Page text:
By Patrick Watson
If you are American and you have health insurance, you probably get it from either your employer or some kind of government program. Or possibly both, if the government is your employer.
Almost no one in the US gets health insurance on their own. We can’t afford to buy it and insurers can’t afford to sell it, thanks to our crazy patchwork system. As a result, people fall through the gaps and millions remain uninsured.
Even many who are insured might as well not be, since exorbitant deductibles leave them practically uncovered.
This is both a human problem and an economic problem—human because we don’t want anyone to suffer, and economic because suffering generates societal costs.
The weirdest part: This is a uniquely American problem. Others have solved it. We choose to let it continue… then wonder why our economy won’t grow faster.
Healthcare isn’t our only problem but it’s a big one.
Last week Whole Foods Market, a unit of Amazon (AMZN), announced it would end medical benefits for about 1,900 part-time workers.
This seems harsh, but in fact Whole Foods was unusually generous. Few employers offer benefits to people working as little as 20 hours a week.
Still, Amazon already struggles with image problems over its pay and working conditions. Why generate more bad PR, especially when the amount saved must be a mere drop in the Amazon money river?
I have no visibility into their thinking, but I have a guess. Maybe the amount wasn’t so small, and it was growing.
Those 1,900 workers and their families aren’t a random sample of the population. Some probably took a relatively low-paid, part-time job because they desperately needed the healthcare benefits.
I personally knew someone in a similar situation. He and his wife, both in their early 60s so not yet Medicare eligible, were both on very expensive drugs for chronic (but controllable) health conditions.
Neither could find a full-time job with benefits. The wife found a part-time role that did (not at Whole Foods). She took it, and they both got the drugs they needed. Yay.
Then the hammer dropped. Their presence in that organization’s pool drove the claims ratio through the roof. The insurer raised the rates sharply, and it ended up dropping the plan for everyone. Hundreds of people lost health insurance.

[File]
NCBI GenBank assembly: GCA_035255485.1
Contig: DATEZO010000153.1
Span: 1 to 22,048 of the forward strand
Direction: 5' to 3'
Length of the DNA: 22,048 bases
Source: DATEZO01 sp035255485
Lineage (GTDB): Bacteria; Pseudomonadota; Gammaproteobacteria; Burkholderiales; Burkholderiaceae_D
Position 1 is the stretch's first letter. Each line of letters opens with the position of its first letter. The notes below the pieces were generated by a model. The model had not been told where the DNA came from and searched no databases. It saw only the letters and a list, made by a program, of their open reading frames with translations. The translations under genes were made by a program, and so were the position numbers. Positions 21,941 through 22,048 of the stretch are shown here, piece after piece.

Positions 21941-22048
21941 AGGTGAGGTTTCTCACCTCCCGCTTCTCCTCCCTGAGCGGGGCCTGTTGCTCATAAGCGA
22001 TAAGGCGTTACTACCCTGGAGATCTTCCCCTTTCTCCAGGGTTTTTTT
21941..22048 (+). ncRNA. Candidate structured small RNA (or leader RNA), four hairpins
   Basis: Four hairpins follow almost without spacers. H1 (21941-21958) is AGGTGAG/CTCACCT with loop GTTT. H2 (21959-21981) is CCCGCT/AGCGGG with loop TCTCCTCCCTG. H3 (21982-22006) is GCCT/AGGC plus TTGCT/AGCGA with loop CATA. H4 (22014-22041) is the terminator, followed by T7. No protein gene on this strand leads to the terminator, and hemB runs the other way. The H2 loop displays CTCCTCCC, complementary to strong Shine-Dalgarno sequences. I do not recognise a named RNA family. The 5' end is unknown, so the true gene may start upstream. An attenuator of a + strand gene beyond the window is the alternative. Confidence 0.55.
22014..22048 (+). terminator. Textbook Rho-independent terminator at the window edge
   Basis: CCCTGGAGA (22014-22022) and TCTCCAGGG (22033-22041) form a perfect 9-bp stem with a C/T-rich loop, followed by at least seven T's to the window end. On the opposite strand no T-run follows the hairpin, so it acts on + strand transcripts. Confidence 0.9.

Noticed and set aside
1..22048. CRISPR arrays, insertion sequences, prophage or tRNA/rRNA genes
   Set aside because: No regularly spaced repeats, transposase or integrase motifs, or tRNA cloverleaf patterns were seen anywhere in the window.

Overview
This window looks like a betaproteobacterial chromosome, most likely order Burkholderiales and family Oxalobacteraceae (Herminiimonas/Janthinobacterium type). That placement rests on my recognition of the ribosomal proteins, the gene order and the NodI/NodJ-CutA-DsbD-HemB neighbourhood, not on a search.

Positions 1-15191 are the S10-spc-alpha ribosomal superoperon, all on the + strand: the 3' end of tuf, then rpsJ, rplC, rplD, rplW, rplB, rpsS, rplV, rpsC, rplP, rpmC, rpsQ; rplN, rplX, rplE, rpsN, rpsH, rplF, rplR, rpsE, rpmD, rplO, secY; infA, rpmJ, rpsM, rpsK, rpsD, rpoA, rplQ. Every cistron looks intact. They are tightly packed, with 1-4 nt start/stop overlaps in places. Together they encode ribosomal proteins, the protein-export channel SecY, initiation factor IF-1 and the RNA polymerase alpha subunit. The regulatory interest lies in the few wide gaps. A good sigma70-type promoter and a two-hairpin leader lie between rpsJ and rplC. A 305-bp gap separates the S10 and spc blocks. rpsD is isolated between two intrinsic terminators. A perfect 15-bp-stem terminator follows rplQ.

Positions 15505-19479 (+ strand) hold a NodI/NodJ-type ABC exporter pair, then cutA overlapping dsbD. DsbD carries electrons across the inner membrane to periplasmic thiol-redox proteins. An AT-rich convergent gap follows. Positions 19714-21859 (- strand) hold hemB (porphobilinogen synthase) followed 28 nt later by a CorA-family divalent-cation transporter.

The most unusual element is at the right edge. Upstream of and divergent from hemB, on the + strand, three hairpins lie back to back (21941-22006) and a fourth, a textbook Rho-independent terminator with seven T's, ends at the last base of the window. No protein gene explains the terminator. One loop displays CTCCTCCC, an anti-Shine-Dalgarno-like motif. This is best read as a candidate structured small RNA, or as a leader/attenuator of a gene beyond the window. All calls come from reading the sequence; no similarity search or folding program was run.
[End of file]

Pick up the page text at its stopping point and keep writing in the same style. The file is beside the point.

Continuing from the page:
I suspect something like that happened at Whole Foods.
Within that group of 1,900 workers and their dependents, there are probably a few with extremely expensive health conditions. And since employers can’t discriminate, dropping the whole plan is really their only way to control that expense.
Again, this is just a guess, but I think it’s plausible. And it wouldn’t happen in many other countries where access to healthcare doesn’t depend on employers. Everyone is in one giant group, spreading the costs more efficiently.
The other part of the problem is that those drugs are so expensive. Again, this is a problem we in the US are choosing to endure. Other countries don’t have it, at least not as severely.
In 2018, our per capita healthcare spending was $10,586. In Japan, it was $4,766. In Canada, $4,974. In the UK, it was $4,070.
Are people in Japan, Canada, and the UK dropping like flies? No. By most any statistic you can find, they are as healthy as Americans and often more so, despite spending far less on their health than we do.
Our extra $6,000 or so per person, per year, buys us no additional health. So why do we spend it?
There’s no economic reason. This is politics. The people who get that $6,000 from you and me spend some of it buying influence in Washington.
The result: high profits in the healthcare sector (especially pharmaceuticals) and a lot of sick, uninsured or underinsured Americans.
These sick Americans, in turn, contribute less to growing the economy.
GDP growth is simple math: the number of workers x the hours each works x the amount each produces per hour. Our healthcare system reduces all three factors.
Incompatible with Growth
There are lots of ways to solve this. The Affordable Care Act was one attempt, which obviously hasn’t worked as well as envisioned.
Some people want to modify the ACA to repair its shortcomings. Others want some kind of universal “Medicare for All” program. Others want to start over.
Walmart (WMT) is entering the space, just last week opening its first “Walmart Health” center in Dallas, Georgia. It is larger and offers more services than the small clinics in other chain stores.
That may help, but I’m dubious it will change the big picture much. Walmart might actually increase sales of those $10,000 a month prescription drugs by diagnosing more patients who need them.
We should consider all these ideas, but meanwhile the US economy will keep struggling. Our healthcare system is incompatible with a sound, growing economy. The Federal Reserve can’t fix this one.
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